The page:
Follow us On YouTube Follow us On FaceBook



or
Search Language
Browse
Medical Animations
Medical Animation Titles
Custom Legal Animations
Patient Health Articles
Most Recent Uploads
Body Systems/Regions
Anatomy & Physiology
Diseases & Conditions
Diagnostics & Surgery
Cells & Tissues
Cardiovascular System
Digestive System
Integumentary System
Nervous System
Reproductive System
Respiratory System
Back and Spine
Foot and Ankle
Head and Neck
Hip
Knee
Shoulder
Thorax
Medical Specialties
Cancer
Cardiology
Dentistry
Editorial
Neurology/Neurosurgery
Ob/Gyn
Orthopedics
Pediatrics
Account
Administrator Login

Placement of Intraocular Lens with Blockage of Fluid Flow Within the Eye - Medical Illustration, Human Anatomy Drawing

 

This image may only be used in support of a single legal proceeding and for no other purpose. Read our License Agreement for details. To license this image for other purposes, click here.

Ready to License?

Item #exh73430a — Source #1

Large PDF - $359.00 (As-Is)

Pricing

Order Online

Order by phone: (800) 338-5954

Placement of Intraocular Lens with Blockage of Fluid Flow Within the Eye - Medical Illustration, Human Anatomy Drawing
This exhibit features two sets of images comparing normal anatomy with the post-operative condition following the placement of the STAAR Sugical Implantable Collamer Lens. Each set of images consists of a sagittal (side cut-away) view of the eye and a anterior view of the eye. Normal Anatomy. The sagittal image includes a series of small blue arrows representing the circulation of aqueous fluid from the posterior chamber, between the lens and iris, out through the pupil and out through the trabecular network at the angle of the cornea. Another set of small red arrows are shown in a circular pattern pointing outward from the center of the posterior chamber representing normal intraocular pressure. The anterior view shows a completely normal eye. Post-operative Condition. The sagittal image shows the intraocular lens in place between the normal lens and the iris causing a complete blockage of the pupil. little blue arrows show that aqueous flow is blocked and that fluid cannot pass beyond the blocked pupil into the anterior chamber. The series of red arrows representing intraocular pressure is much bigger symbolizing the resulting increase in pressure. In the anterior view, the iris is semitransparent focusing on the outline of this rectangular intraocular lens and show that it completely blocks the pupil.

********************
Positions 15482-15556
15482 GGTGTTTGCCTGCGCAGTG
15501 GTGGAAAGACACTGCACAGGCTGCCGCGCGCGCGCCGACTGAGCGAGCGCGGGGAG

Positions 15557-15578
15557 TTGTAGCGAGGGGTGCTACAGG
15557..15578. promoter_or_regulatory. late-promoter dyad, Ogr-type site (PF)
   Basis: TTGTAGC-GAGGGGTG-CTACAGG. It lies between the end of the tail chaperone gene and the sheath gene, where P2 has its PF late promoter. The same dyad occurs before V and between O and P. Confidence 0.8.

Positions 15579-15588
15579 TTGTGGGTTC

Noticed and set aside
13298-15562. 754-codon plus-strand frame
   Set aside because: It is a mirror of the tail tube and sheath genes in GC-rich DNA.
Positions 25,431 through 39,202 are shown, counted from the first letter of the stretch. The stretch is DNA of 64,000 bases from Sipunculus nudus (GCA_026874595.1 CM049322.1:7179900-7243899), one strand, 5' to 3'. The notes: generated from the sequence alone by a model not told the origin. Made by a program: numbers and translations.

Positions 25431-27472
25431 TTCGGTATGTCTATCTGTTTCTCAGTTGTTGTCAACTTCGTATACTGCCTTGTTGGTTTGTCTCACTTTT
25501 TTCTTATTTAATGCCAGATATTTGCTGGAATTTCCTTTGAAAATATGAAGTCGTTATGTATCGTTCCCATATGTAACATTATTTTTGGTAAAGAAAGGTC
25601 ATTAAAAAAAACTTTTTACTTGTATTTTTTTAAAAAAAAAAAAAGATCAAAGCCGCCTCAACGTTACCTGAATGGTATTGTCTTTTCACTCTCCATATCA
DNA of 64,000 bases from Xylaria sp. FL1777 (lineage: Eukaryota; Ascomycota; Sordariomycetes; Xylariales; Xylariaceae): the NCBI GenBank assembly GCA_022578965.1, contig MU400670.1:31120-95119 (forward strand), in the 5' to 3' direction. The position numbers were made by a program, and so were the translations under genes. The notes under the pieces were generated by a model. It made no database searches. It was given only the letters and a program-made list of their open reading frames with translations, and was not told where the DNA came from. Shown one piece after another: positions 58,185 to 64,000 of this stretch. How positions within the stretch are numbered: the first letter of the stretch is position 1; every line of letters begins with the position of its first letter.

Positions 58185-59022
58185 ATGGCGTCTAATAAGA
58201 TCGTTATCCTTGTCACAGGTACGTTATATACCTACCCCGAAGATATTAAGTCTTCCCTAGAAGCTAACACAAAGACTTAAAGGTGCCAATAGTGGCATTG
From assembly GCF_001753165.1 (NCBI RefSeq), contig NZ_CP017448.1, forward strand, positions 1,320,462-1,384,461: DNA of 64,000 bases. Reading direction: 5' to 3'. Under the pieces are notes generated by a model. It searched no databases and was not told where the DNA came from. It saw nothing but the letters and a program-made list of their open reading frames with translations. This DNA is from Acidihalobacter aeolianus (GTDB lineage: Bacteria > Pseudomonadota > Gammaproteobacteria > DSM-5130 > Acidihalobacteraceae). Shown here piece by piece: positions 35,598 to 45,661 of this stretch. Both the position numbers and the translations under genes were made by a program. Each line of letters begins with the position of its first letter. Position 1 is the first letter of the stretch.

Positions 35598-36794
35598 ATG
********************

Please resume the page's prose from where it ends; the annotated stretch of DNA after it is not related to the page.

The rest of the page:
YOU MAY ALSO WANT TO REVIEW THESE ITEMS:
Nerve Impulse
Nerve Impulse - ANM11048
Medical Animation
Add to my lightbox
Find More Like This
Anatomy of the Skeletal System
Anatomy of the Skeletal System - exhR0033
Medical Exhibit
Add to my lightbox
Find More Like This
Anatomy of the Muscular System
Anatomy of the Muscular System - exhR0064
Medical Exhibit
Add to my lightbox
Find More Like This
Intraocular Lens Placement Surgery
Intraocular Lens Placement Surgery - FH00087
Medical Illustration
Add to my lightbox
Find More Like This
Intraocular Lens Placement Surgery
Intraocular Lens Placement Surgery - FH00085
Medical Illustration
Add to my lightbox
Find More Like This
Intraocular Lens Placement Surgery
Intraocular Lens Placement Surgery - FH00086
Medical Illustration
Add to my lightbox
Find More Like This
What attorneys say about MLA and The Doe Report:
"Your firm is great to work with and, most importantly for me, you get the job done on time and with the utmost professionalism. You should be proud of all those you employ, from KJ to Ben B. I've been especially pleased over the years with the work of Brian and Alice, both of whom seem to tolerate my idiosycratic compulsion to edit, but I've not found a bad apple in the bunch (and, as you know, I've used your firm a bunch!). I look forward to our continued professional relationship."

Kenneth J. Allen
Kenneth Allen & Associates
Valparaiso, IN

"It is with great enthusiasm that I recommend Medical Legal Art. We have used their services for three years and always found their professionalism, quality of work, and timely attention to detail to exceed our expectations. We recently settled two complicated catastrophic injury cases. One medical malpractice case involving a spinal abscess settled for 3.75 million and the other involving injuries related to a motor vehicle accident settled for 6.9 million. We consider the artwork provided by MLA to have been invaluable in helping us to successfully conclude these cases.

I highly recommend MLA to anyone seeking high quality, detailed medical legal artwork."

E. Marcus Davis, Esq.
Davis Zipperman, Krischenbaum & Lotito
Atlanta, GA
www.emarcusdavis.com

"It is my experience that it's much more effective to show a jury what happened than simply to tell a jury what happened. In this day and age where people are used to getting information visually, through television and other visual media, I would be at a disadvantage using only words.

I teach a Litigation Process class at the University of Baltimore Law Schooland use [Medical Legal Art's] animation in my class. Students always saythat they never really understood what happened to [to my client] until theysaw the animation.

Animations are powerful communication tools that should be used wheneverpossible to persuade juries."

Andrew G. Slutkin
Snyder Slutkin & Kopec
Baltimore, MD
"I thought you might want to know that after we sent a copy of your illustration to the defendants, with a copy to the insurance company, they increased their offer by an additional million dollars and the case was settled for $1,900,000.00.

I appreciate your help!"

O. Fayrell Furr, Jr.
Furr, Henshaw & Ohanesian
Myrtle Beach, SC
www.scmedicalmalpractice.com













Awards | Resources | Articles | Become an Affiliate | Free Medical Images | Pregnancy Videos
Credits | Jobs | Help | Medical Legal Blog | Find a Lawyer | Hospital Marketing